And judges are called “gods” in Psalm 82:6.
“You are gods, And all of you are children of the Most High.”
If the one true God, Yahweh, is calling His Son “God” in Hebrews 1:8, then we must understand the title as designating the Son as one having great authority and power given to him by the one true God. And certainly, Jesus Christ has this supreme power and authority now (Matthew 28:18; Romans 1:4; Ephesians 1:20-23).
You should know that Hebrews 1:8 and 9, is a quote from Psalm 45:6, 7 and this Psalm was originally addressed to one of David’s descendents who was king of Israel. Ultimately it looks forward to THE king, Jesus Christ. In Psalm 45:6, it was the king, who was the descendant of David who was called “God.” A note in the New American Standard Study Bible at Psalm 45:6 states, “it is not unthinkable that he [the Davidic king] was called “god” as a title of honor.”
There were no capital letters in the ancient manuscripts. It is a Bible translator’s decision to spell “God” in Psalm 45:6 and Hebrews 1:8 with a capital “G” or with a small “g.” And it makes all the difference in the world if you spell the title “God” with a capital “G’ or a small “g”! If an earlier descendant of King David could be called “god”, in the light of his authority as a king, how much more the Lord Jesus Christ? Jesus can be called “god” in this sense, without making him the one true God.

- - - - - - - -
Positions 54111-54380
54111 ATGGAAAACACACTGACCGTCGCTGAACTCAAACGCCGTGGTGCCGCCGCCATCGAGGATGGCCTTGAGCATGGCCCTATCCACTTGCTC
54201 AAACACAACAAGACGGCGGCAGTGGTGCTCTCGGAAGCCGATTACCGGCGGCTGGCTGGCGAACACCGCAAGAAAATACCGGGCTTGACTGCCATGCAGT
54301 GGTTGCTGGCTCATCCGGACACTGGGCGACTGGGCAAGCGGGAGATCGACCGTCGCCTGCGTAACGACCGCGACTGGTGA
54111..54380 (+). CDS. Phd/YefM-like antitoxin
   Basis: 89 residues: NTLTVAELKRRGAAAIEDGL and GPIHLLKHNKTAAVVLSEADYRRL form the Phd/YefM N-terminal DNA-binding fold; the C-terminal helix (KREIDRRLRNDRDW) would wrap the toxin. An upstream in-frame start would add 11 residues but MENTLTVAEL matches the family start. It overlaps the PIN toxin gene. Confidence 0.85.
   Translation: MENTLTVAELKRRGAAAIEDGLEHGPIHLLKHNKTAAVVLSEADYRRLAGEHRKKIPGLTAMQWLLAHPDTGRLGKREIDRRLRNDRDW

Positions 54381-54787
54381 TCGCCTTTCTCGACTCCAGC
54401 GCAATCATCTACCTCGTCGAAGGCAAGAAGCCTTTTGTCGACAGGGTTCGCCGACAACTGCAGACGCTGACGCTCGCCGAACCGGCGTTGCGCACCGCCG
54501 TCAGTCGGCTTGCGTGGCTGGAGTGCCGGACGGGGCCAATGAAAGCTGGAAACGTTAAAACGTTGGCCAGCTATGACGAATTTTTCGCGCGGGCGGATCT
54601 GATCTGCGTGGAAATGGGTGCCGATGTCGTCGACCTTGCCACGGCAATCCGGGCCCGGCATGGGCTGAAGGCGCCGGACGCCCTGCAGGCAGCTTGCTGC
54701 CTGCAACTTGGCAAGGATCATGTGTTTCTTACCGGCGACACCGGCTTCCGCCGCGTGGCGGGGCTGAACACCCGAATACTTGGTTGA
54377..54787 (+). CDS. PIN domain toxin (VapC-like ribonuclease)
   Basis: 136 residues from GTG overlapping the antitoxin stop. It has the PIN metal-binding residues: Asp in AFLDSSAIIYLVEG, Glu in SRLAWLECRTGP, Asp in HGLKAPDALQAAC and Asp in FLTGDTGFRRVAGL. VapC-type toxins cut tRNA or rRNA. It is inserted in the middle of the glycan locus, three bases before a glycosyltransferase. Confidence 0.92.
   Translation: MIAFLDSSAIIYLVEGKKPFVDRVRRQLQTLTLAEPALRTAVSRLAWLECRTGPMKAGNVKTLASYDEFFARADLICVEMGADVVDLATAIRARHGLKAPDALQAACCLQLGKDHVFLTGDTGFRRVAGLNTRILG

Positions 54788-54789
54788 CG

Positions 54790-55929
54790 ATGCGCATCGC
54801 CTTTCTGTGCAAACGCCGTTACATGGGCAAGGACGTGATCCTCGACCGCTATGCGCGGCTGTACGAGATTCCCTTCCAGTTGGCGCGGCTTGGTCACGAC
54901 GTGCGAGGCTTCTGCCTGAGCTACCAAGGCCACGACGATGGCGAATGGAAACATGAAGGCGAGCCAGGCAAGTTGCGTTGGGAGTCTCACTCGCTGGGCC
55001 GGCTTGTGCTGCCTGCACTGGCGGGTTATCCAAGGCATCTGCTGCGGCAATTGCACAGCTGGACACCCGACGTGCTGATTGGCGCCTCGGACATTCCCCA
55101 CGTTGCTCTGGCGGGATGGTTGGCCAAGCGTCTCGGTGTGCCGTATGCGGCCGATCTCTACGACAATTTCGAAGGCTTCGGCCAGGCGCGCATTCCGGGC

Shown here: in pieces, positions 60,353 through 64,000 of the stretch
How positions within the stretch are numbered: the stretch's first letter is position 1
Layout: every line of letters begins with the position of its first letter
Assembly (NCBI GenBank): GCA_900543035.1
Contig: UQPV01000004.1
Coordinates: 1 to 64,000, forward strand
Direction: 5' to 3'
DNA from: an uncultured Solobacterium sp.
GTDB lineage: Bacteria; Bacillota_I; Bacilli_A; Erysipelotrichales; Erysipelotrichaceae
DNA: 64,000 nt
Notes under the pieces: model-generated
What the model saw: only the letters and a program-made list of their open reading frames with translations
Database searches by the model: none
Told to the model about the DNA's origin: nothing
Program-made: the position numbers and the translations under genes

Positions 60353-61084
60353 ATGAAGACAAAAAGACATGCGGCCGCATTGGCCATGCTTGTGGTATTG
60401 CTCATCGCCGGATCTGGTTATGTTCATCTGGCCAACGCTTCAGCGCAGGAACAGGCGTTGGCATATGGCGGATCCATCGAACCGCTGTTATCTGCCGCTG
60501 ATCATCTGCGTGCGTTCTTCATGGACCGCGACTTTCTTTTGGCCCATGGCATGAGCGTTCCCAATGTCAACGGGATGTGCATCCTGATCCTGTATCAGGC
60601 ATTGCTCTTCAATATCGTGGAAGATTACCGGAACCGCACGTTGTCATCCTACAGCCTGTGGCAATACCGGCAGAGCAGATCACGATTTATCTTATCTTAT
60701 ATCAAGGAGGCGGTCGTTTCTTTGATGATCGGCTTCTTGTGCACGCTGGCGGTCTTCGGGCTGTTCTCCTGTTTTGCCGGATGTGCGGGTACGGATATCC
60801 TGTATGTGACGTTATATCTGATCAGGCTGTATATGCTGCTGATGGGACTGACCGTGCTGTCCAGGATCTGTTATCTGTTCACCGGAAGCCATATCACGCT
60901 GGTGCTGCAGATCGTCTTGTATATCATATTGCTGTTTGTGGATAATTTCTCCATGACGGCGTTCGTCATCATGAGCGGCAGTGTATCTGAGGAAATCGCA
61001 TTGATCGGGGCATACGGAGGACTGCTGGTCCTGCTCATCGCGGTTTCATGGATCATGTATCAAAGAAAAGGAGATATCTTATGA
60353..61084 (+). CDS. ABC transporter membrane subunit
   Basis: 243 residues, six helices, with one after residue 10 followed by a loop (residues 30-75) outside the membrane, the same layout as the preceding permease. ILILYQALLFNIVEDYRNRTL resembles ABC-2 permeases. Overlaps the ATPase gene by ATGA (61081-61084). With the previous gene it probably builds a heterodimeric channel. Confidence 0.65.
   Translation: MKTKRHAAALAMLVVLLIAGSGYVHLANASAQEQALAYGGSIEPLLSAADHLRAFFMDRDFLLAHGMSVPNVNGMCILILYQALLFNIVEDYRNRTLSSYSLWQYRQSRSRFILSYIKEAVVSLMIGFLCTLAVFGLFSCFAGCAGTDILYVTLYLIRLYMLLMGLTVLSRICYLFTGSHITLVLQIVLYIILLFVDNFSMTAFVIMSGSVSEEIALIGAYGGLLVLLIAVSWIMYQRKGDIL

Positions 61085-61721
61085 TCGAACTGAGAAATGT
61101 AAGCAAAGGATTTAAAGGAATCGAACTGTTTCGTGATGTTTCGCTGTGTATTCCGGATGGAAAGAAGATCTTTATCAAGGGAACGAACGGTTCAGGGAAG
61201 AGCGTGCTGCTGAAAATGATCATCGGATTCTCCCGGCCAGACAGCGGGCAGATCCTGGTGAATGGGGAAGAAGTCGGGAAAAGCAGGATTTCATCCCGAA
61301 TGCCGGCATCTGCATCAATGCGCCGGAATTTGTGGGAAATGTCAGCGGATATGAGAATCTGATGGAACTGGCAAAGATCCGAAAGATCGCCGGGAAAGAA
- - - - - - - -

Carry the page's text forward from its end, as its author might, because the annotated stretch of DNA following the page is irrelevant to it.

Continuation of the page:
Also in both Psalm 45:7 and in Hebrews 1:9, the one called “God” in Psalm 45:6 and Hebrews 1:8 is said to have a God!
“You have loved righteousness and hated lawlessness; Therefore God, Your God, has anointed You With the oil of gladness more than Your companions.”
If the one called “God” in Psalm 45 and Hebrews 1, has a God, then he cannot be THE God in the ultimate sense. Finally, the two oldest Greek manuscripts of Hebrews 1:8, read, “Your throne is the throne of God.” If this is the case, then Hebrews 1:8 harmonizes wonderfully with Revelation 3:21, where Jesus says,
“To him who overcomes I will grant to sit with Me on My throne, as I also overcame and sat down with My Father on His throne.”
13. Reason number 13: Hebrews 1:10